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Dissertation to Book: Choosing a Publisher and Editor

This guide explains how a scholar can approach revising their dissertation into a book in order to publish it with a scholarly press.

Finding a Press

There are a variety of ways to choose a scholarly press. We recommend starting your search in the following ways:

  • Recommendations from colleagues
    • Ask colleagues in your discipline where they have published and what their experience was like.
    • Follow up by looking at what the press has published recently.
  • Favorite books in the field
    • Where are your favorite books in your field being published right now?
    • What presses are winning awards in your field?
  • Association of University Presses Subject Area Grid
    • This grid indicates subject matters on the left side of the document and presses at the top, so you can see which presses publish in your field.
    • Some of the areas are fairly broad, so you might have to do some digging on websites and catalogs (see below) to see which presses are most appropriate.
  • Publishers’ websites or recent catalogs
    • What is this press publishing right now?
    • Have their books won awards?
    • What publications have reviewed their books?
  • Favorite books in the field
    • Where are your favorite books in the field being published right now?
    • Do you know any of the authors? Can you ask about their experiences?

Finding an Editor

Once you have narrowed down a list of presses that you are interested in, consult their websites to find out which editor is acquiring in your field. Most presses have a staff page that indicates the acquiring editor for each of their fields. For example, the University of Illinois Press has a Staff Directory that lists each editor’s fields and series. Once you have a list of editors, there are several ways that you might approach them.

  • Email: The most likely way that you might approach an editor is via email. Editors are used to being approached by potential authors, so it is appropriate to email an editor even if you don’t know them. I recommend introducing them to your project with a brief description to see if your project fits into their current interests. You might also attach a proposal if you have one available, or any other documents that their website might ask for.
  • Introduction: If you know someone who has worked with an editor who looks like a good fit for your project, it can be helpful to seek out an introduction, either in person at a conference or virtually via email.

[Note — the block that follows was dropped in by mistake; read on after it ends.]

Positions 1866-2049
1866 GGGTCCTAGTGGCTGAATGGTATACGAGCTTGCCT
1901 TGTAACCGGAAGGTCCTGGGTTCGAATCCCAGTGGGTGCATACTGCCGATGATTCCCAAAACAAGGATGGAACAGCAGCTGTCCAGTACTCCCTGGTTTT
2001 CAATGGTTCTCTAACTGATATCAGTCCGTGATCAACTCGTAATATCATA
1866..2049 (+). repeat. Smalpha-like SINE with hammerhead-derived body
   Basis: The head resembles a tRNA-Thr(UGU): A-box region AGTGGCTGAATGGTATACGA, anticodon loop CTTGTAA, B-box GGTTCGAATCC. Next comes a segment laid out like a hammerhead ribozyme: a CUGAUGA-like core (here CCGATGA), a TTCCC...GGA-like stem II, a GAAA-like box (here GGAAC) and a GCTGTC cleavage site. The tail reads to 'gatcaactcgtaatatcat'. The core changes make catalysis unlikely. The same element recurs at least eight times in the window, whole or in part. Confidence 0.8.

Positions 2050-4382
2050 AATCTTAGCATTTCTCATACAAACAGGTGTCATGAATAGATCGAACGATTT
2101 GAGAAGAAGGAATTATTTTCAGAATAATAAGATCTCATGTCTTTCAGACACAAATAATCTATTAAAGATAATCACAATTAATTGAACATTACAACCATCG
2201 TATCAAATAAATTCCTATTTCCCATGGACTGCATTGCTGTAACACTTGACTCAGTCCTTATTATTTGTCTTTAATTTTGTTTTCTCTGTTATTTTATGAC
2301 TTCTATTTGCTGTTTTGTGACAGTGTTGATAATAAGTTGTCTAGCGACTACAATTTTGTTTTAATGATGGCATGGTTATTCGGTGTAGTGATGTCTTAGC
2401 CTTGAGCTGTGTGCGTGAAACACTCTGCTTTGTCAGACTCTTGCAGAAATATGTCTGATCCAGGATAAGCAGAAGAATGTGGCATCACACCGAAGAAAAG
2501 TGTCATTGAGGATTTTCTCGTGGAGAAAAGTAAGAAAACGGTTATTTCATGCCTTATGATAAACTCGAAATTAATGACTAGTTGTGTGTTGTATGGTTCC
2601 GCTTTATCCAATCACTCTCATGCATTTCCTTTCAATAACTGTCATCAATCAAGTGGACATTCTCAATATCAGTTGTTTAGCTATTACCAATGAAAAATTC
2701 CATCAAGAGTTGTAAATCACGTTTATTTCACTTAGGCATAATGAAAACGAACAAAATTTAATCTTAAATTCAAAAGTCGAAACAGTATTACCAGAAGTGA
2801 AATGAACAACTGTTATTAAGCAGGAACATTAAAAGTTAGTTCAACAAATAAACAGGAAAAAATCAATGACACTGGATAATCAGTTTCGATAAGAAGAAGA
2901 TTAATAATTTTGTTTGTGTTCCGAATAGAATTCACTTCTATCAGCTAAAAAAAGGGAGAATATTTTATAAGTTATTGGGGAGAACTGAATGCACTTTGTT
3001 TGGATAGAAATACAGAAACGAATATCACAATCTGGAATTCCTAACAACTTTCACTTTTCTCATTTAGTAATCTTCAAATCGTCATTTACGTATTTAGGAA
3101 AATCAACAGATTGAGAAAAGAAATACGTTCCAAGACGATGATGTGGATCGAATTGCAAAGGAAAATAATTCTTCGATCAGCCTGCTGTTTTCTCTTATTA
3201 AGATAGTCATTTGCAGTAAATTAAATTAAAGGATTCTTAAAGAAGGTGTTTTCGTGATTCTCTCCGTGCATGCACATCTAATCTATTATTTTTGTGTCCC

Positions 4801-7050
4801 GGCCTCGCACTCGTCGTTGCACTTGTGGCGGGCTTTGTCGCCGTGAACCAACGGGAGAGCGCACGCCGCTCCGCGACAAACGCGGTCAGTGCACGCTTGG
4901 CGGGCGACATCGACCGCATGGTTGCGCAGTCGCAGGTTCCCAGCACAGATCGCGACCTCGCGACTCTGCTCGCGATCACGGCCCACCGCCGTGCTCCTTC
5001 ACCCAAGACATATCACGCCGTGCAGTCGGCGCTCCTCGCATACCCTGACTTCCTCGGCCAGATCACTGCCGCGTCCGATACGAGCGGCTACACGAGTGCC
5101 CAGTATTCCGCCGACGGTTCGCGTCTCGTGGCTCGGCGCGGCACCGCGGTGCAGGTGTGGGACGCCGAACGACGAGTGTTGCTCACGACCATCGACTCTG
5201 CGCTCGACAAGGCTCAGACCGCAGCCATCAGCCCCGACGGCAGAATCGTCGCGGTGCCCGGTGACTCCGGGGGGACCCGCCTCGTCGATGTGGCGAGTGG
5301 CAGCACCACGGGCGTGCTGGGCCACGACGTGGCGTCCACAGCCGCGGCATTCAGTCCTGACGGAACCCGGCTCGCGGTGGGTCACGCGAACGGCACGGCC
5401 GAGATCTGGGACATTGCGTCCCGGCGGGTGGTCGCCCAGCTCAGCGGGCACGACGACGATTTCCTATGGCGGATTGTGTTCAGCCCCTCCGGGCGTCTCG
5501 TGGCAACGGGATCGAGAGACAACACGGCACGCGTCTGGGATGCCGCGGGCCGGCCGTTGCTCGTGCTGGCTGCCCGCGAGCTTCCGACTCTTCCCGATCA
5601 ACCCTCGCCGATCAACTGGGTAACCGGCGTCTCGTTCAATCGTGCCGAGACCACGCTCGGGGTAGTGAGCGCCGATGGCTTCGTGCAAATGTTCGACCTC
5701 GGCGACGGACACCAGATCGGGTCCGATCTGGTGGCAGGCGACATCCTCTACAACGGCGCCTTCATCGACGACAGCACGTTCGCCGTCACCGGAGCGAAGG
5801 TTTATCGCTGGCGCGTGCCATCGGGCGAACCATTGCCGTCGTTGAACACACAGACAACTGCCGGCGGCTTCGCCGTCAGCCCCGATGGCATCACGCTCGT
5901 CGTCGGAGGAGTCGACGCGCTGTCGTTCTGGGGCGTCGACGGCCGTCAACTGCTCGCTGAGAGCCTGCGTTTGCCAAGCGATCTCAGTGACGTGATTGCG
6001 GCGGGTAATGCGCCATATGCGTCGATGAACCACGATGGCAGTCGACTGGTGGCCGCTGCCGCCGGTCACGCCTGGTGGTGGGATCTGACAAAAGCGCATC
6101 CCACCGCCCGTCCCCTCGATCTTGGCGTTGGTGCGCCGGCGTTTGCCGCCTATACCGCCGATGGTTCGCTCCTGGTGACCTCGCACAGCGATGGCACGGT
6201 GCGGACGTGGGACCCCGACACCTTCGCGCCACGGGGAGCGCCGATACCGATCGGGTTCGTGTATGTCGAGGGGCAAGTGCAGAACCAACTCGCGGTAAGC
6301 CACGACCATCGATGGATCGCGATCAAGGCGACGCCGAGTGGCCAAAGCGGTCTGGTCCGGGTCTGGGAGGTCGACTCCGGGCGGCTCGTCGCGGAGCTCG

• Conference: If you attend the same conference as an editor you are interested in working with, stop by and introduce yourself. Editors often have meetings scheduled throughout the day, so it is best to stop by either early, when the booth first opens, or before it closes in the evening. You might also stop by during a book signing or reception. Better yet, if you want to have a longer conversation, reach out a month or two before the conference to book an appointment. You can book an appointment even if you have not yet begun to revise your dissertation.
  • Series editor: In some cases, you might be interested in a series and know the outside editor, called a series editor. It can be useful to approach the press through the series editor, as projects often need to have support from these editors in order to make it into the series. However, even if the series editor isn’t interested, the acquiring editor might be interested in publishing your book outside the series.

Tips for Choosing a Press and Approaching an Editor

  • Keep in mind that just because a press or an editor published your mentor, colleague, or friend does not mean they will be the right press or editor for you and your book.
  • Consider what is most important to you during the process of publishing this book. Is it important that you have a reasonably priced paperback book? Are you committed to open access options? Are you seeking robust marketing? Do you want an editor who has a lot of time to develop your book with you?
  • You can typically send your proposal to multiple presses at one time, but most presses will ask for exclusivity when a proposal or manuscript goes to peer review.
  • The commitments of presses and the interests of editors change over time, so pay attention to what a press has published in its most recent seasons. If they published an iconic book in your field, but haven’t published much since then, they may no longer be active in that field.

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